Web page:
Harrumph! WHAT ARE YOUR INTENTIONS?
Every time my aunt’s zany brother-in-law saw any of my boyfriends at a family event, the first thing out of his mouth was, “Harrumph! SO, WHAT ARE YOUR INTENTIONS?” Naturally, the first time he said this I was mortified, but since my boyfriends thought it was a hoot, I learned to laugh it off, too. The query, however, became a family joke, emerging here and there.
Emerge, recently, it did. I was having a lovely summertime garden lunch outside one of my best friend’s art studio. This friend is a highly decorated artist. No, not with a lampshade on her head, but with top prizes from just about every juried art show she enters. Before lunch we had looked at the painting she is currently working on.
IT’S AN UPFRONT THING
As we talked about life and our work during lunch, I told her how beautiful I thought this new painting was. She said, “You know, I think I have finally learned something about painting: if I decide what my intention is at the beginning of a work, I end up with a much more successful result.” I couldn’t resist and asked her, “For this new painting . . . what is your intention?” She said, “My intention was to capture the fresh smells and sensations and dewiness of a field of newly mown grass and hay in the early summer—when it’s so strong and liquid you can almost bottle it. . . . I didn’t want to just ‘paint a pretty picture’ that showed how it looked (which was more what my early paintings were about). I want it to have a richer feeling and deeper connection to my intention . . . and I won’t sign off on a painting now unless it does that.”
This got me to thinking about intention and how we can apply this to our work and lives to end up with a “much more successful” result, too. How often do we charge off in a rather helter-skelter fashion, without giving much thought to our intention up front? A wise person once said “Intention is the building block of the outcome.” When you think of any lasting structure, it’s only still standing because of the integrity of its building blocks, its foundation, which were thought out and placed right at the very beginning. This can apply to anything we want to create.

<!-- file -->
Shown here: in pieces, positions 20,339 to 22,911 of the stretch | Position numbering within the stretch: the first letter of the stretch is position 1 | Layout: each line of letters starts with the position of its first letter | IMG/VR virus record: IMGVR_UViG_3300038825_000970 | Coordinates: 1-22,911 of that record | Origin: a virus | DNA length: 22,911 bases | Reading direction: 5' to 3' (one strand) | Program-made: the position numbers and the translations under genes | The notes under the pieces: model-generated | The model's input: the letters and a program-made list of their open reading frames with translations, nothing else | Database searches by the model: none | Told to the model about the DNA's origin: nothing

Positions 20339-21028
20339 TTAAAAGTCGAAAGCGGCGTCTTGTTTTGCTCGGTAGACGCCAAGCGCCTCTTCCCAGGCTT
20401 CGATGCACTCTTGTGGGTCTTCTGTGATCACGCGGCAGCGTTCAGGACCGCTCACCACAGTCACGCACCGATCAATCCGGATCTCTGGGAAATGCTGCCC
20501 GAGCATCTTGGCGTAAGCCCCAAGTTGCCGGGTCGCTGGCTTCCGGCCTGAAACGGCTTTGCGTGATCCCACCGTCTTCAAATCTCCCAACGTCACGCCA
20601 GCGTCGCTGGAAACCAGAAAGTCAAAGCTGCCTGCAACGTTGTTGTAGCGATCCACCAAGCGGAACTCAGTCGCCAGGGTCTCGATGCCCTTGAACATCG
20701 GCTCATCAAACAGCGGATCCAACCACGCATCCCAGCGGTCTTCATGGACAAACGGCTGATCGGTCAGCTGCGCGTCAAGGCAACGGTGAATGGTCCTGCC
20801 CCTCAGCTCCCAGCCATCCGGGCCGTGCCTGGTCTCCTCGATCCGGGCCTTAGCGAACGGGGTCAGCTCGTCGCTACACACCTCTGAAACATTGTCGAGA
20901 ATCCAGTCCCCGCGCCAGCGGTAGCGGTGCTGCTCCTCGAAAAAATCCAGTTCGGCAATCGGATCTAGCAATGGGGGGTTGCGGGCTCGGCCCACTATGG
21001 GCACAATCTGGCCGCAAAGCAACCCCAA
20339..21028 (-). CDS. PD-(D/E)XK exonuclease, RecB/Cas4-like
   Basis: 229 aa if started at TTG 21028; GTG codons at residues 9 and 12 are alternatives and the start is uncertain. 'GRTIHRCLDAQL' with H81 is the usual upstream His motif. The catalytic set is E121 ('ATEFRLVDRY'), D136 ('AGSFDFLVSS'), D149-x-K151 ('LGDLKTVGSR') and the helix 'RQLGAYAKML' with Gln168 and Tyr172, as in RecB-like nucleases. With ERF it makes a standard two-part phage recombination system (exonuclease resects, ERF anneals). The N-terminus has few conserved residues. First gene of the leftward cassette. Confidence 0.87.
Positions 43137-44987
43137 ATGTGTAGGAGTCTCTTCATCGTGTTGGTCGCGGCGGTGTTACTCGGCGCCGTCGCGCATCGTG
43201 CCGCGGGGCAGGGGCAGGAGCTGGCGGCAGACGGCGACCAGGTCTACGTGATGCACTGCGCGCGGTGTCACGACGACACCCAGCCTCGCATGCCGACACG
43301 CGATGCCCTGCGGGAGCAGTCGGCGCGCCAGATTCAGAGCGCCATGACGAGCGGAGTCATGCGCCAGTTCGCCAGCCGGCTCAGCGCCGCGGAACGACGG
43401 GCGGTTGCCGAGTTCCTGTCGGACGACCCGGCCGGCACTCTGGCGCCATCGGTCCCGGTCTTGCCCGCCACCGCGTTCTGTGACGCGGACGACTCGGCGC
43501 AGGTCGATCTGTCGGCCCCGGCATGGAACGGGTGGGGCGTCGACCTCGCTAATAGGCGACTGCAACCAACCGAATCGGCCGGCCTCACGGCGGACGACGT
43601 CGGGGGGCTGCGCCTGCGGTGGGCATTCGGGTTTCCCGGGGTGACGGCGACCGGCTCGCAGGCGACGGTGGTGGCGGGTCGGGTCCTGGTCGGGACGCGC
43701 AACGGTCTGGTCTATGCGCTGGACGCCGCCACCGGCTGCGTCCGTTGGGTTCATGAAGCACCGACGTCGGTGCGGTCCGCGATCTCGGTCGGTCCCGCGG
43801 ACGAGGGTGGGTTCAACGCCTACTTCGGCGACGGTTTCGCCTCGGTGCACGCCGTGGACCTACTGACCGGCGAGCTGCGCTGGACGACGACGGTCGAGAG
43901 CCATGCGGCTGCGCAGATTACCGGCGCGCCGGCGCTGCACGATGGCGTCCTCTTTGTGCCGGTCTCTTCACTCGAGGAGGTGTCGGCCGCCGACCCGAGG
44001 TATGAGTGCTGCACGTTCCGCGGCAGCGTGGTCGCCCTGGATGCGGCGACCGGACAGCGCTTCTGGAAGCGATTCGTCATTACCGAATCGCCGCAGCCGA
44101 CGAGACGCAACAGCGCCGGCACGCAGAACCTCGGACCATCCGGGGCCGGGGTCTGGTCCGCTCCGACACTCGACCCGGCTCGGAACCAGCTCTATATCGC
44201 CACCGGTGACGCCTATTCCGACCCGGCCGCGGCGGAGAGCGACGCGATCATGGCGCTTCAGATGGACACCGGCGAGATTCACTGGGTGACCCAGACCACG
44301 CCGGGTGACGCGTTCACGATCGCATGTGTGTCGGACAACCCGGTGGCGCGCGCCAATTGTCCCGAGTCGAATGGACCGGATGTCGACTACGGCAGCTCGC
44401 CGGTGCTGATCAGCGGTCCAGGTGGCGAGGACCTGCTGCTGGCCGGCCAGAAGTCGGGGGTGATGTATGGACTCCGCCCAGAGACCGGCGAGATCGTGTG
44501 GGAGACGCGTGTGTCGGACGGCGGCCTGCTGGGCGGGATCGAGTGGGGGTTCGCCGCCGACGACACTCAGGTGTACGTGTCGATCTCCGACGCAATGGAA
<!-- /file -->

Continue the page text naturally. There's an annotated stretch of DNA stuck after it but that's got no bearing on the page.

PICASSO’S BUILDING BLOCKS
As an example, the building block of intention for 20th century Master Artist Pablo Picasso’s perhaps most famous work, “Guernica,” was to show the horrors of war, in this instance regarding the bombing of the Basque town, Guernica, in the Spanish Civil War. His color palette choice was clearly dictated by his intention; its muted, rather mono-chromatic color scheme of black, grey and white was meant to show that war destroys the color, the joy and the very essence of life. Because Picasso knew his intention for the painting at the onset, the political, emotional and artistic result is much more powerful.
3 STEPS FOR YOUR INTENTIONS
So how can we all use intention to improve our lives and work? Here are 3 easy steps:
1. Set your Intention: your particular business intention, life intention, artistic intention, political intention, spiritual intention . . .
Here’s a simple example to get you started thinking intentionally: What are your intentions for your summer? Pick one. Since we’re right at the beginning of summer, it’s the perfect time to lay your foundational blocks. As an example, perhaps an intention for your summer is for your family to take a number of camping trips.
2. Create a specific goal: My husband and I had camping as one of our intentions every summer as we were raising our two sons, so each year we decided how many and for how long the trips would be.
3. Take action and develop practices to support that goal: Every February we blocked off dates on the calendar throughout our entire summer and decided where we would go. We made reservations, checked the van’s tires, wrote out meal plans (ok, so they were a little heavy on the s’mores), got in shape for mountain hiking . . . and away we went. The result? Priceless experiences and rich lifelong memories.
Someone once told me, “You know, we always intended to take our kids camping, but just never did. . . . And now they’re gone.”
Dang. Don’t let that happen to you . . . with any of your intentions!
Know that setting your intention is a powerful foundation.
Do it now and be sure to be specific and take action steps to make
your intention come to fruition.
When you do, enjoy your fun, successful and
intentional summer––one where, when someone like my zany relative asks,
“What are your intentions?”
–– you’ve got an answer!
To learn more, visit Nancy Noonan and the Mastery Institute at www.nancynoonan.com.